And the Godzilla train just keeps on rolling. With the anticipated blockbuster status of Gareth Edwards Godzilla you can bet we’ll being seeing the giant lizard around every corner and tonight brings us news of the Blu-ray release of a couple of classic Godzilla titles. Destroy All Monsters and Godzilla Vs. Megalon are getting the treatment from Media Blasters and here are all the details you need.

July 22nd is the release date and Aith … Continue reading →

Horrornews.net
See full article at Horror News »

Godzilla vs. Megalon and Destroy All Monsters Blu-ray / DVD Release Details

It’s been a long time in the works, but Media Blasters has announced that they will release Godzilla vs. Megalon and re-release Destroy All Monsters on Blu-ray and DVD this July:

“(New York City) Media Blasters Inc. and their Tokyo Shock label are proud to announce the first time North American/U.S. Blu-ray releases of Destroy All Monsters and Godzilla Vs. Megalon. Both Godzilla classics will be released individually on DVD and Blu-ray and as a box set to follow the wide theatrical release of the new Hollywood-produced Godzilla.

Destroy All Monsters (1968) is universally considered the strong fan favorite of the entire Godzilla series! It’s an all-star monster rally of epic proportions featuring Toho’s greatest and wildest mammoth monsters in the ultimate, all-out rumble! See Godzilla, Mothra, Rodan, King Ghidorah, Anguirus, Minya, Spiega, Baragon, Gorosaurus, Manda and Varan in all their titanic glory! The film was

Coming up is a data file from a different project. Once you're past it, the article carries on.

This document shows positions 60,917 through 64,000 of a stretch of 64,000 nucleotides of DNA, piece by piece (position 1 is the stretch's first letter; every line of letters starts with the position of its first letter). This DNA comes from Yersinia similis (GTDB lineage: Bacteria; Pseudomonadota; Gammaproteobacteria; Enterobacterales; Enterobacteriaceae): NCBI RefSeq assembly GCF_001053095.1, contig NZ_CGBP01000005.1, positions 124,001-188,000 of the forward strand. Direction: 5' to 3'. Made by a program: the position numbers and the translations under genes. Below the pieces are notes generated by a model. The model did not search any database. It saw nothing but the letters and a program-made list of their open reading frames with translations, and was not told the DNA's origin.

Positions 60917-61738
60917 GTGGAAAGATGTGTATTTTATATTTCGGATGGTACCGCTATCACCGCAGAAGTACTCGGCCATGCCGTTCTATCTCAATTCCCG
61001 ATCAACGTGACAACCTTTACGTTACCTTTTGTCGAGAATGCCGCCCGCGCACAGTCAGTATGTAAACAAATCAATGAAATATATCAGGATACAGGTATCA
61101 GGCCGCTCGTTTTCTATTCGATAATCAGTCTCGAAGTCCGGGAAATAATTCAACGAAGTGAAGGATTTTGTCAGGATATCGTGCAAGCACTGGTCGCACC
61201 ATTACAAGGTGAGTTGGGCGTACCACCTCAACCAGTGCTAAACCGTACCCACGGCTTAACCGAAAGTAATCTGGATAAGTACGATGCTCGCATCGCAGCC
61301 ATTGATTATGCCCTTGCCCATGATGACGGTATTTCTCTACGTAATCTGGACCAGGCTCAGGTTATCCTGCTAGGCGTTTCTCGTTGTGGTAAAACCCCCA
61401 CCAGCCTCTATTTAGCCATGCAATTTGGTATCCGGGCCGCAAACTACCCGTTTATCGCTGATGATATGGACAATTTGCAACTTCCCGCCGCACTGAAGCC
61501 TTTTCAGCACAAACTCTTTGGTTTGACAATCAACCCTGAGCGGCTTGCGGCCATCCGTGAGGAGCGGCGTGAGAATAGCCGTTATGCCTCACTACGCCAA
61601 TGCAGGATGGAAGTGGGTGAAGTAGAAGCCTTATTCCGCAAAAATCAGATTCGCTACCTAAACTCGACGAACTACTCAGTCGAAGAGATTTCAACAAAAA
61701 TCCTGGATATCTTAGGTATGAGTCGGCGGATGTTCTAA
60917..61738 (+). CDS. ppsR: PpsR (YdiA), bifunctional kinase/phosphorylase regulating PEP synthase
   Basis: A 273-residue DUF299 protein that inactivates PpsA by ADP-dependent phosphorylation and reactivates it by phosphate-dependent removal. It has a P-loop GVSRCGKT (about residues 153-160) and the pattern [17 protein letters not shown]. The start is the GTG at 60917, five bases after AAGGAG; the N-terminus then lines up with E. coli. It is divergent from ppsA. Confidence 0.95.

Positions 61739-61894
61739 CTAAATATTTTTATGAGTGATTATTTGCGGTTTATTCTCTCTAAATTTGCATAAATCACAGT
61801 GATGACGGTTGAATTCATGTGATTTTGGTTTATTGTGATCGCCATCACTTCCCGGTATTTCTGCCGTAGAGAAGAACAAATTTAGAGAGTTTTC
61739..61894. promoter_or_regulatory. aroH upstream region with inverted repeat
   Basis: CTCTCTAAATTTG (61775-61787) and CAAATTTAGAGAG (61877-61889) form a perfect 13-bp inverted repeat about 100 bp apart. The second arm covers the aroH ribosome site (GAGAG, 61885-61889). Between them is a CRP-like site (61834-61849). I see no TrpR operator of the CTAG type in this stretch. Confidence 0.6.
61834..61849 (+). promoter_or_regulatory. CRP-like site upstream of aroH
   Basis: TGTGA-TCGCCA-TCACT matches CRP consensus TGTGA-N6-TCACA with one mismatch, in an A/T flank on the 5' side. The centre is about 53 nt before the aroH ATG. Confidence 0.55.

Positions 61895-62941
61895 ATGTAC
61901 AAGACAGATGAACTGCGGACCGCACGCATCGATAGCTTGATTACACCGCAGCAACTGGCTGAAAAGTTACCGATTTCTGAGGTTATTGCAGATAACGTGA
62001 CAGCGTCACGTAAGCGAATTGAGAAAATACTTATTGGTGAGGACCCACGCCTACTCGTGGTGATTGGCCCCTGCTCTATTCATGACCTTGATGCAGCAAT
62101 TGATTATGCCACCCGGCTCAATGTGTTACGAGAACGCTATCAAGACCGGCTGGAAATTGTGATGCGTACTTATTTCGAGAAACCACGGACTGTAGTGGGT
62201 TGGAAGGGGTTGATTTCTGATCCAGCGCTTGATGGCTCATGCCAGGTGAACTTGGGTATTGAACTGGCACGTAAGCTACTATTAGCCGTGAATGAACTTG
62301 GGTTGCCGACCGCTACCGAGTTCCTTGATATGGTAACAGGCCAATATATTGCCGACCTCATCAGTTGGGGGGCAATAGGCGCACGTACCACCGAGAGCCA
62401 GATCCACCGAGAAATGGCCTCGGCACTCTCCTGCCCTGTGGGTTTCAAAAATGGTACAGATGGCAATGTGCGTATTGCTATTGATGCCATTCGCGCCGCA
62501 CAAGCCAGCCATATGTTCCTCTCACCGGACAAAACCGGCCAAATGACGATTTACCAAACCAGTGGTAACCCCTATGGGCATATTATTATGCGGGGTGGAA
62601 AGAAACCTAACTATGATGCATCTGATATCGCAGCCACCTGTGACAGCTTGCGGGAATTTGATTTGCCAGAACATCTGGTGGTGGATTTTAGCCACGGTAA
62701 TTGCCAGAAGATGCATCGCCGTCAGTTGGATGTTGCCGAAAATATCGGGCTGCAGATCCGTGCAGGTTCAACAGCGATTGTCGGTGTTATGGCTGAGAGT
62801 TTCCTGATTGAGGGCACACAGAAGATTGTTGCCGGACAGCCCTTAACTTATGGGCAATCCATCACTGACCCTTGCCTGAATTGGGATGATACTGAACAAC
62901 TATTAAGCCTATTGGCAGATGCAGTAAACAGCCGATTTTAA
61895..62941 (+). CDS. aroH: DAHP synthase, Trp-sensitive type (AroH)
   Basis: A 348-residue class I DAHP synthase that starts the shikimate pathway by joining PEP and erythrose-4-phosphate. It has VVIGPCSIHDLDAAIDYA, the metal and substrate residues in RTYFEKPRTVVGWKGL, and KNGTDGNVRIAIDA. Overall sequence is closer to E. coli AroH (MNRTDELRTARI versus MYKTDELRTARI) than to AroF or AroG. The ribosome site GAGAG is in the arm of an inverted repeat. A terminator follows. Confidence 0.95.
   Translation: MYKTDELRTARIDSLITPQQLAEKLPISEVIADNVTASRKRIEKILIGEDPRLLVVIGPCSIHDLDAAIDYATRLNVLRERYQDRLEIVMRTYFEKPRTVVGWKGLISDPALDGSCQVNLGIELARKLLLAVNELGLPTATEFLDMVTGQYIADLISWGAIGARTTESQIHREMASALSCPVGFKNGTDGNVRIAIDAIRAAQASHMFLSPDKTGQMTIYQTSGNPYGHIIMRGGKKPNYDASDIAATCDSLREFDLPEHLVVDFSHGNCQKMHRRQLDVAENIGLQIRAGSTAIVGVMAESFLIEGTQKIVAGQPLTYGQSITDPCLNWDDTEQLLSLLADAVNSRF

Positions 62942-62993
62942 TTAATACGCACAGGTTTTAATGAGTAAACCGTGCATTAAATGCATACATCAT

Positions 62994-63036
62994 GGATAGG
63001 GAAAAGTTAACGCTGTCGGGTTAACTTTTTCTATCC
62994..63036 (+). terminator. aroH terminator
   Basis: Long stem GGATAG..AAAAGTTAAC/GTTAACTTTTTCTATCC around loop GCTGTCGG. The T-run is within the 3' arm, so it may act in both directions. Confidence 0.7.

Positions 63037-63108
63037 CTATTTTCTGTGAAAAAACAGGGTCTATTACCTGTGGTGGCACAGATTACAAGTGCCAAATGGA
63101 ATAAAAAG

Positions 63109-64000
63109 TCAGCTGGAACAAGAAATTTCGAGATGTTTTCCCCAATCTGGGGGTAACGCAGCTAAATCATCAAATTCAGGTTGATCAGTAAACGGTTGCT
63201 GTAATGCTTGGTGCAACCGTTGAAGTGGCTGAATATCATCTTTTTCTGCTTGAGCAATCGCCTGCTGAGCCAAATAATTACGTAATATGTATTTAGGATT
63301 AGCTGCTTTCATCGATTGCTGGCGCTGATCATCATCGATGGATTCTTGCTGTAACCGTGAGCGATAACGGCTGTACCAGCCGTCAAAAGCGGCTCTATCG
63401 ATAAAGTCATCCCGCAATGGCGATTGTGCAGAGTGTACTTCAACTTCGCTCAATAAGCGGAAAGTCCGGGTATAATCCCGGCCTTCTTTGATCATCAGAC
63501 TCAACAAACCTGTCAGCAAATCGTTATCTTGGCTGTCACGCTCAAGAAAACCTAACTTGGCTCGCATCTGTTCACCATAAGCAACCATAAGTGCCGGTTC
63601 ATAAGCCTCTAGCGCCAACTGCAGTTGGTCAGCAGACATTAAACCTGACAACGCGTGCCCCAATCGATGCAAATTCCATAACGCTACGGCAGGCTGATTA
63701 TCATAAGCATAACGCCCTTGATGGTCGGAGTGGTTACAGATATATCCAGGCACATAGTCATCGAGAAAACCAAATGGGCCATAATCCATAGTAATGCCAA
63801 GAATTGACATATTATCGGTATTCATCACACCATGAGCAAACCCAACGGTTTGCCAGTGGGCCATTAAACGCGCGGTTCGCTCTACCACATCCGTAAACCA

See full article at DailyDead »

Thn’s Godzilla Countdown #13: Godzilla Vs. Megalon (1973)

On 16th May 2014, Toho’s greatest monster will return to the big screen in an American reboot. With just 17 weeks to go, we here at Thn are counting down the Godzilla back catalogue.

Director: Jun Fukuda

Starring: Katsuhiko Sasaki, Hiroyuki Kawase, Yutaka Hayashi, Robert Dunham, Kotaro Tomita, Ulf Otsuki, Shinji Takagi

Plot: A professor’s invention, a robot named Jet Jaguar, is stolen by a group of undersea dwelling humans in order to lead the monster Megalon on a path of destruction.

It was bound to happen at one point. The popularity of weekly tokusatsu shows such as Ultraman gradually weaselled its way into the Godzilla franchise. And who can blame Toho for trying? Robots? Cool! Monsters? Cool! This is even apparent today with the likes of Pacific Rim on the big screen in the last year. However, it wasn’t supposed to be that way at the beginning. In actual fact,
See full article at The Hollywood News »

Comic Book Review - Godzilla: Rulers of Earth #7

Luke Owen reviews Godzilla: Rulers of Earth #7...

Who… or what, is Jet Jaguar? The size-changing robot has appeared mysteriously, but is he friend or foe? As the alien attack on earth ramps up, Jet Jaguar holds the balance of power in his hands!